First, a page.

People don’t like to be accountable for the most part. It’s just human nature to blame someone else. Heck, I used to do it at work and I still do it at home (sometimes).
When I was working at that law firm and I wasn’t able to draw enough business to my practice, I can fault the law firm partners who didn’t refer me work or the marketing office couldn’t help so much because they were doing work for other and the process took 6 months to get an article published. Ultimately, it was my fault that I didn’t get it done. So I dusted myself up, went on my own, and the rest is history (I mean it’s in two eBooks). I changed what didn’t work and what I wasn’t allowed to do (social media) and I was able to support myself on my own.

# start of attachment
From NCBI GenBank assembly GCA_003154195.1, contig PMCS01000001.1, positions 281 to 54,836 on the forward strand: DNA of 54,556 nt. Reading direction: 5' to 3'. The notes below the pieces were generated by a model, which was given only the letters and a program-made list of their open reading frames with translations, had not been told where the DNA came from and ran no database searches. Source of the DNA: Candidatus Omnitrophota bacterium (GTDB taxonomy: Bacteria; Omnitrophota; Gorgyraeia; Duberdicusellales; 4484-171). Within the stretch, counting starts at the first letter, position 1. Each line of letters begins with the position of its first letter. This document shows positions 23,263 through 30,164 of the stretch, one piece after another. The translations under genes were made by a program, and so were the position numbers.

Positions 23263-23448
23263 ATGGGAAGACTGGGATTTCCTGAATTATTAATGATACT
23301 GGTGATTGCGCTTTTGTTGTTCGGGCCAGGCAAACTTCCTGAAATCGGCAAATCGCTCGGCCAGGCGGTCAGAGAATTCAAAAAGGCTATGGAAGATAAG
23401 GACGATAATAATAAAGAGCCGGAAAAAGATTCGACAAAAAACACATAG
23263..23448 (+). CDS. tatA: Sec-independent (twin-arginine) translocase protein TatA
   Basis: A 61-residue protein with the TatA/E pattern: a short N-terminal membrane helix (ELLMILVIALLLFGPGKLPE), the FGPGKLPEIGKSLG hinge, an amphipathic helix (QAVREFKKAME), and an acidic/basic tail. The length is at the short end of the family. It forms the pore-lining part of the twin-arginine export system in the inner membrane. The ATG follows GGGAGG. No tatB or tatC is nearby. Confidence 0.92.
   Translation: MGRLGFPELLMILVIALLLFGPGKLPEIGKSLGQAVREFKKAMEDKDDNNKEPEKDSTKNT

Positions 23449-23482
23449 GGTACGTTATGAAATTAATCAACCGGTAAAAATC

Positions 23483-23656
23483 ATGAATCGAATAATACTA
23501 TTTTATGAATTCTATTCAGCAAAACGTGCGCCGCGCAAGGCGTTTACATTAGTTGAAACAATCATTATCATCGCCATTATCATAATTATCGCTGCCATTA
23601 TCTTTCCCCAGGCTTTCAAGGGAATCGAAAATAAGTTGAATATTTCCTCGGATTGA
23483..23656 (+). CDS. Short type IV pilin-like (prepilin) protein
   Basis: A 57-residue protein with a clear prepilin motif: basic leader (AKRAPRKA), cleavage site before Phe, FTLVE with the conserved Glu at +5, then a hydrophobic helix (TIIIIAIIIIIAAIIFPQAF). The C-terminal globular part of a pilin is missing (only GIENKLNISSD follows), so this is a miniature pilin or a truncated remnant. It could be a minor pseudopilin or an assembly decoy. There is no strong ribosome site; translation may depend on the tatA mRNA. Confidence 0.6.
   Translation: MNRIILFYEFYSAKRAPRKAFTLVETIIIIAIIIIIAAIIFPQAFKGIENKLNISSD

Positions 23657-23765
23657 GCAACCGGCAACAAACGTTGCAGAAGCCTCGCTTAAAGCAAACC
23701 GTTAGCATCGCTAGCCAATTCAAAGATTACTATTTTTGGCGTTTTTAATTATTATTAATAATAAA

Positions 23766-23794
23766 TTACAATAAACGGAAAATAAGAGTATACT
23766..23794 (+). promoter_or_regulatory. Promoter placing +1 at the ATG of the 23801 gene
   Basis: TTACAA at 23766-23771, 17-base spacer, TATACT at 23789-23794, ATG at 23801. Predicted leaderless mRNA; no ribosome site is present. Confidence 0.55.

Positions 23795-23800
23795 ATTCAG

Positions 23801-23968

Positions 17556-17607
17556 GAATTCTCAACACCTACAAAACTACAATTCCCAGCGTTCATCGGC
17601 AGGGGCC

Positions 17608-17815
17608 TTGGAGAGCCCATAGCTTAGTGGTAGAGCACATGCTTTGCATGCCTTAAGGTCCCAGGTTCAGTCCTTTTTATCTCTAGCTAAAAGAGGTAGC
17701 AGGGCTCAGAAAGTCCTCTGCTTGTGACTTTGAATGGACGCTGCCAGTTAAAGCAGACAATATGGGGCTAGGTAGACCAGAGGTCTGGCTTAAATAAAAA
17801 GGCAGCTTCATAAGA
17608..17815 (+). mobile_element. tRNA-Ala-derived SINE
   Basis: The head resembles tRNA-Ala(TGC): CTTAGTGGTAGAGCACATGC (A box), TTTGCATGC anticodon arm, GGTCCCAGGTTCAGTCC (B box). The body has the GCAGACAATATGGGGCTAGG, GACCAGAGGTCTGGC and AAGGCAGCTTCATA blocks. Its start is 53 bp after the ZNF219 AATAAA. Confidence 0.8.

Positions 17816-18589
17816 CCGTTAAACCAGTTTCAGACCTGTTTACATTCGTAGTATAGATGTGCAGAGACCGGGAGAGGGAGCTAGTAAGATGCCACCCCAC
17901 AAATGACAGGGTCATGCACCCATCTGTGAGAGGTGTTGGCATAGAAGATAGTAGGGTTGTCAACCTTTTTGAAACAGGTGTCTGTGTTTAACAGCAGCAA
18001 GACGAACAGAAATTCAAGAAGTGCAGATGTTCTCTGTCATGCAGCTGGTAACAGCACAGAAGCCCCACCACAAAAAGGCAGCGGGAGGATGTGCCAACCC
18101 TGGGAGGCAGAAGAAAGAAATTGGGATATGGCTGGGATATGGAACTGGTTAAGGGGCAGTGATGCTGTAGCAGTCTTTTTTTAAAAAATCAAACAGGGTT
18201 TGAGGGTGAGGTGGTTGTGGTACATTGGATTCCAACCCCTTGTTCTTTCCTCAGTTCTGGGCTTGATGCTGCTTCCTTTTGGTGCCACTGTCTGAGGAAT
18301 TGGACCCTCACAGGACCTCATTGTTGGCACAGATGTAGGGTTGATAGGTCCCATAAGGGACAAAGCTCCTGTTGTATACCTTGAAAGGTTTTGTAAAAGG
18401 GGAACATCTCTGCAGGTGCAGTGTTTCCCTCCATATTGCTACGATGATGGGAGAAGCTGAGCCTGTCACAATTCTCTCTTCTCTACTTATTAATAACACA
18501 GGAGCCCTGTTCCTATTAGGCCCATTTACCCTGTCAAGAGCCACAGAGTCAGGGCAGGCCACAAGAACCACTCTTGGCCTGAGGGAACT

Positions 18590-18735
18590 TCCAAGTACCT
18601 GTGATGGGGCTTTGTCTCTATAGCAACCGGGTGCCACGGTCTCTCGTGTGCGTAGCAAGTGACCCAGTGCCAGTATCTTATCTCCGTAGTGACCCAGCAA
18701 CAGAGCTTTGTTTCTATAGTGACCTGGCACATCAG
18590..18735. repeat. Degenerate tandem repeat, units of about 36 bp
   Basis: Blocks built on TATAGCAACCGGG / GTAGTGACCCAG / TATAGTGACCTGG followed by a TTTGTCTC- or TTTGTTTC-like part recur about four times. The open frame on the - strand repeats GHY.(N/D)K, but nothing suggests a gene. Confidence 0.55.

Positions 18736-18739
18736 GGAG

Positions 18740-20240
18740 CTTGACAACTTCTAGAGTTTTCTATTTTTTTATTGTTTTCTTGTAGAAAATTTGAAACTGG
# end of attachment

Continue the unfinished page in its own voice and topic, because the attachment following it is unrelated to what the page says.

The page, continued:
Too often plan providers get in the business of not admitting fault when they make mistakes and it’s frustrating for plan sponsor because sometimes all they want is a simple apology.
An apology is not an admission of guilt, it’s just an expression and sometimes just saying you’re sorry is what minimizes small disagreements into becoming World Wars. I know firsthand, I grew up in a family where you think an apology was draped in the blood of the one who offered it. Being accountable and admitting when you’re wrong is just good business skills. It’s a great way to retain clients because it’s the unhappy clients who leave.